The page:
With the basic architecture and protocol established, there yet remains other unique, novel features which can be leveraged to gain even greater performance characteristics. Hence, the present invention pertains to the methodology and mechanism for facilitating the most efficient and advantageous handling of packetized data in a switched routing scheme. In particular, the present invention pertains to a specialized set of functions, formats, and commands used to capture the full potential of packetized routing.
The present invention pertains to a switched router for transmitting packetized data concurrently between a plurality of devices coupled to the switched router. Various devices or chips within a computer system are coupled to the I/O ports of the switched router. The switched router is then programmed to route packets of data from various source ports to the appropriate destination ports. Different packets may be transmitted concurrently between two or more devices through the switched router. The packets are comprised of a command word containing information specifying packet routing, data format, size, and transaction identification. Furthermore, the command word may include a destination identification number for routing the packet to a destination device, a source identification number used by a destination device to send back responses, a transaction number to tag requests that require a response, and a packet type value indicating a particular type of packet. In addition, there may be bits within a packet used to indicate a coherent transaction, guarantee bandwidth flag an error during transmission, or indicate a sync barrier for write ordering. Several unique types of packets are specially developed and implemented to enhance the performance of the switched router architecture. These novel packet types may include a fetch and operation packet with increment by one, a fetch and operation packet with decrement by one, a fetch and operation packet with a clear function, a store and operation packet with increment by one, a store and operation packet with decrement by one, a store and operation packet with a logical OR, or a store and operation packet with a logical AND. In addition, sideband bits may be used to transfer information between sending and receiving devices.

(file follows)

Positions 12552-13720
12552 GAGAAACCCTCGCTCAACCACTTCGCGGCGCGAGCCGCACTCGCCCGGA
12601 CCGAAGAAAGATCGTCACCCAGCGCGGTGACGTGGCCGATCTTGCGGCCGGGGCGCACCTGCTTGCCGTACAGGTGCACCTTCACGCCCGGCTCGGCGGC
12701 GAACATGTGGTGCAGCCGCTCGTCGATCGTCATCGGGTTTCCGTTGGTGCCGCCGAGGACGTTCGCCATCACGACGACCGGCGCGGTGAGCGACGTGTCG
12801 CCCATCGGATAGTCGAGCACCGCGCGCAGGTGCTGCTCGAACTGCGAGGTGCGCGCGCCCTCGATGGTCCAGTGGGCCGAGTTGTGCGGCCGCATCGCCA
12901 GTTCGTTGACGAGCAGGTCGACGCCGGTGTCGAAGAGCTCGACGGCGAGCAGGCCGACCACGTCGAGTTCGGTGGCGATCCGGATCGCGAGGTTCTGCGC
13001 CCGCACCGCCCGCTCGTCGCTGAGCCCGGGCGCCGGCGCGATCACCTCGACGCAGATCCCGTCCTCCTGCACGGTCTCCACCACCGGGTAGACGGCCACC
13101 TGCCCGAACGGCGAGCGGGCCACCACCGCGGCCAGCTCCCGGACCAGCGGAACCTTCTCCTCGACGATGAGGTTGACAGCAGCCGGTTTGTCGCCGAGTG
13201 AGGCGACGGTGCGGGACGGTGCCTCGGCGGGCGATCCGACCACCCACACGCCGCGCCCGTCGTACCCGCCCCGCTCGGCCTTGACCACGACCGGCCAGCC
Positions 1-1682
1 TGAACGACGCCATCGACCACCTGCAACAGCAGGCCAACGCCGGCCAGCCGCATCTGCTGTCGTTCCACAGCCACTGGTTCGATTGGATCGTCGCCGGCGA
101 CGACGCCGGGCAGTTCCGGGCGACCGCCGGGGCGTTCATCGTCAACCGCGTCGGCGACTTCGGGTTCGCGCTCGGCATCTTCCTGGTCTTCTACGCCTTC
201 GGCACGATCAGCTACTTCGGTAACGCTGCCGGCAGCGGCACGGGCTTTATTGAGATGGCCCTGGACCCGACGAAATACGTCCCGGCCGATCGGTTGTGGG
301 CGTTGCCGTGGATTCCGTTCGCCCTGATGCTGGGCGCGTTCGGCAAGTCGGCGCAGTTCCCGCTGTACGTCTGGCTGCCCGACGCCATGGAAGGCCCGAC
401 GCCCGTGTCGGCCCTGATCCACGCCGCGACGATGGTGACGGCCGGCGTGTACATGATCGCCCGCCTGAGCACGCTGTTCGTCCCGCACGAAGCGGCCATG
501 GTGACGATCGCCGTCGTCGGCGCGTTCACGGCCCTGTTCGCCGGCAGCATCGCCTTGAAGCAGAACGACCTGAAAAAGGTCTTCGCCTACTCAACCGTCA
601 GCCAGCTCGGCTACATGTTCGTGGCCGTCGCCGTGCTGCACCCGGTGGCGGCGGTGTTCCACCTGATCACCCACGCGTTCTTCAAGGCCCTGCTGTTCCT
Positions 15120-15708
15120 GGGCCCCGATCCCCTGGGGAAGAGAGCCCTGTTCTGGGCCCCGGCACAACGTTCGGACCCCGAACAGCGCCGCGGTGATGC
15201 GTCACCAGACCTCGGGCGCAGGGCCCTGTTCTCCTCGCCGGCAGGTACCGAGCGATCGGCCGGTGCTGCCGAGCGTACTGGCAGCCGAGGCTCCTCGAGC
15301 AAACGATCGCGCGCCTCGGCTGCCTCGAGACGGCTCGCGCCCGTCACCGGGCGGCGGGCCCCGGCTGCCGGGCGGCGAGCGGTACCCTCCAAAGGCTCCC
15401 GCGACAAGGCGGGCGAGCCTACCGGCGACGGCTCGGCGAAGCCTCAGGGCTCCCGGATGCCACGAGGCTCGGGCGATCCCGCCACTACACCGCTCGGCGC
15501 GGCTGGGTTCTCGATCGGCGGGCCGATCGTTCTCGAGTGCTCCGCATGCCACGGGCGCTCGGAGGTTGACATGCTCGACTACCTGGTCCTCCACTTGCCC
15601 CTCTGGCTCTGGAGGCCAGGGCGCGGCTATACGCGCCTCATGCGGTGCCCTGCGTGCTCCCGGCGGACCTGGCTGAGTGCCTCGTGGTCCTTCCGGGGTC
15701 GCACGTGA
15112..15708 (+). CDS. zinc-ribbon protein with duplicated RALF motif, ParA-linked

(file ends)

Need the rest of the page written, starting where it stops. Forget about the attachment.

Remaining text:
The present invention is illustrated by way of example, and not by way of limitation, in the figures of the accompanying drawings and in which like reference numerals refer to similar elements and in which:
In the following description, for purposes of explanation, numerous specific details are set forth in order to provide a thorough understanding of the present invention. It will be obvious, however, to one skilled in the art that the present invention may be practiced without these specific details. In other instances, well-known structures and devices are shown in block diagram form in order to avoid obscuring the present invention. It should further be noted that there exists many different computer system configurations to which the present invention may be applied. One such exemplary computer system is shown in
Switched packet router 201 can be commanded to establish a temporary link between any two designated devices. For example, device 202 can be linked to device 203. One or more packets of data are transmitted. Afterwards, switched packet router 201 can be commanded to establish a different link between device 202 and device 204. Thereupon, packets of data may be transmitted from device 202 to device 204. Basically, device 202 is capable of being linked to any of the other devices 203–209 coupled to switched packet router 201. In the present invention, one or more links may be established at any given time. For instance, a first link may be established between devices 202 and 209 while, simultaneously, a second link may be established between devices 203 and 205. Thereby, device 202 may transmit packets to device 209. At the same time, device 203 may transmit packets to device 205. With eight devices, there may be up to eight separate sets of packets going to different destinations at the same time. An additional 1.6 Gigabytes per second of bandwidth can be achieved by establishing a second link. Hence, with the present invention, bandwidth is increased to the desired degree merely by establishing additional links. Thus, instead of having a shared bus scheme with only one communication over a shared party line, the present invention utilizes a central “switchboard” to establish multiple lines of communications so that more information can be conveyed concurrently.
The currently preferred bus architecture employs a high-speed, packet-switched protocol. A packet of data refers to a minimum unit of data transfer over one of the links. Packets can be one of several fixed sizes ranging from a double word (i.e., 8 bytes) to a full cache line (i.e., 128 bytes) plus a header.